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The Matthew 25 invitation was officially launched in April 2019. More than a year later, there are 520 churches, groups and mid councils that have made the commitment to become a Matthew 25 church. This represents over 5,800 congregations across the country that have received the invitation and have been engaged in this bold vision.
When New York City started closing down in mid-March because of COVID-19, the Rev. Patrick O’Connor at First Presbyterian Church in Jamaica had two prayers.
“Lord, help me to be healthy,” he prayed, “and if I’m healthy, help me to be useful.”
Perhaps you have heard of diaper drives. But have you ever heard of a diaper drive-in?
One of the long-term effects of COVID-19 in some of the world’s most vulnerable countries will be widespread famine. In Madagascar, where the average person lives on less than $250 a year, the FJKM (Church of Jesus Christ in Madagascar) fruit tree center at Mahatsinjo will help offset the impact of hunger in one of the poorest countries in the world.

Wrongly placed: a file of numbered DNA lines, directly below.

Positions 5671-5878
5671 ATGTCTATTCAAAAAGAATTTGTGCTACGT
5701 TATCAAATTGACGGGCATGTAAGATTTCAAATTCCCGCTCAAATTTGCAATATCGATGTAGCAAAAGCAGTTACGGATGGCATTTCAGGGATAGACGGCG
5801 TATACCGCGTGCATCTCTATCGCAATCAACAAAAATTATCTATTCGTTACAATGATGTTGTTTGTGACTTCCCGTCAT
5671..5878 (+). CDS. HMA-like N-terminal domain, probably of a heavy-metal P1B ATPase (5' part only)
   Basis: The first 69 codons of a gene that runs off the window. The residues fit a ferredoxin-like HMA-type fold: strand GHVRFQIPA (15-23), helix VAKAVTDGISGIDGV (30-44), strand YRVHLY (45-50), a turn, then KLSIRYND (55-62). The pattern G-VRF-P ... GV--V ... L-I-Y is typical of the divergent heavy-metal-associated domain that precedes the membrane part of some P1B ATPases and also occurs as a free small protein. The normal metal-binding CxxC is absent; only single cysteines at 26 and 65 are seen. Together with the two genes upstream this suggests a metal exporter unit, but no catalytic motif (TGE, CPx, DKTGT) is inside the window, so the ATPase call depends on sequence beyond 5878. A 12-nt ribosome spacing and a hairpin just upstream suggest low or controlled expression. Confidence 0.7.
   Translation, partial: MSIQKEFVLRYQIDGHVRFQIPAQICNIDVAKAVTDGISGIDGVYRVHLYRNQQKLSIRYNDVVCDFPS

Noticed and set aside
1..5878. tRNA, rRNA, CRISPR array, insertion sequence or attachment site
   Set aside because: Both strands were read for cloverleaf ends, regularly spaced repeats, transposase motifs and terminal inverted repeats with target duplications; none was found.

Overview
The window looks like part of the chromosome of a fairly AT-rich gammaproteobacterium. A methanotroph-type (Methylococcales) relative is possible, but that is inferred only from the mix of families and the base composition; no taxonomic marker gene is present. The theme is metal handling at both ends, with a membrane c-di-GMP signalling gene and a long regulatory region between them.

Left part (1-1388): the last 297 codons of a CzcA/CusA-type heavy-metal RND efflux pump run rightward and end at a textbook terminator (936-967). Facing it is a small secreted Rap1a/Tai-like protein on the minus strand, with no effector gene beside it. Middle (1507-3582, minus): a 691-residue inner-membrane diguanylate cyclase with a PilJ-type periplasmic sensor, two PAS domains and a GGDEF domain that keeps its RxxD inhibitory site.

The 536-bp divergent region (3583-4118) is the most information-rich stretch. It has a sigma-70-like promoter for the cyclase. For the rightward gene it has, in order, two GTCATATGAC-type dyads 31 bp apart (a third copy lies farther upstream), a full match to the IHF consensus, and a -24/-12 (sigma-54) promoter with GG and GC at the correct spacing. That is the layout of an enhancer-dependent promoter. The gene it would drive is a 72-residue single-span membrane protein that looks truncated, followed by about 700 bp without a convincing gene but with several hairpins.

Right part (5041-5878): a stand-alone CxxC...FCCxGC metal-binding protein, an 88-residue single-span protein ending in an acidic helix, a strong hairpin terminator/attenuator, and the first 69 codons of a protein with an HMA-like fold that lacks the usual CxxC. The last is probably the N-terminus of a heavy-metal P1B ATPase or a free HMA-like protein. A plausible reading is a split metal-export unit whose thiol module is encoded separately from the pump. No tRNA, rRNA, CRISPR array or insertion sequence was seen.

The senior pastor’s phone rang at 9:15 p.m. It was Dr. Paul Greenman, a member of First Presbyterian Church of Fort Lauderdale and the Broward County Medical Association. Greenman made a plea for help during the COVID-19 pandemic — not for himself, but for thousands of other medical professionals and first responders in Broward County, Florida.
As scientists work at a furious pace to find answers and a vaccine for the COVID-19 virus, the death rate from the pandemic continues to take its toll on this country, having taken the lives of more than 81,000 people as of Tuesday. Statistics tell us that in the U.S. this pandemic is killing black and brown people at a disproportionate rate in communities across the nation.
As a scientist and science lover since he was a child, Fred Hanna has always found the disconnect between science and religion to be odd, if not utterly horrifying. Once in his early 30s he was having a conversation about dinosaurs with a Christian who told him, “Dinosaurs aren’t real. They were made up. Science made them up.”
Once surrounded by countries in conflict, Cameroon was an oasis of peace in Africa.
It is no longer.
LaGrange Presbyterian Church in LaGrange, Kentucky, had talked about posting its worship services online for years, but money and volunteer support seemed to be lacking. When the COVID-19 quarantine started, the church went into action to give members, friends and anyone else who might be looking for a virtual worship service an online option.
In the fall of 2015, mission co-worker Nadia Ayoub was attending a conference with colleagues in Budapest when the city’s Keleti train station became the epicenter of the refugee crisis overwhelming Europe. She could not forget the images of children sleeping on cardboard, families with not enough to eat and the pervasive fear of what would happen next.
At that moment she felt a strong call to work with refugees.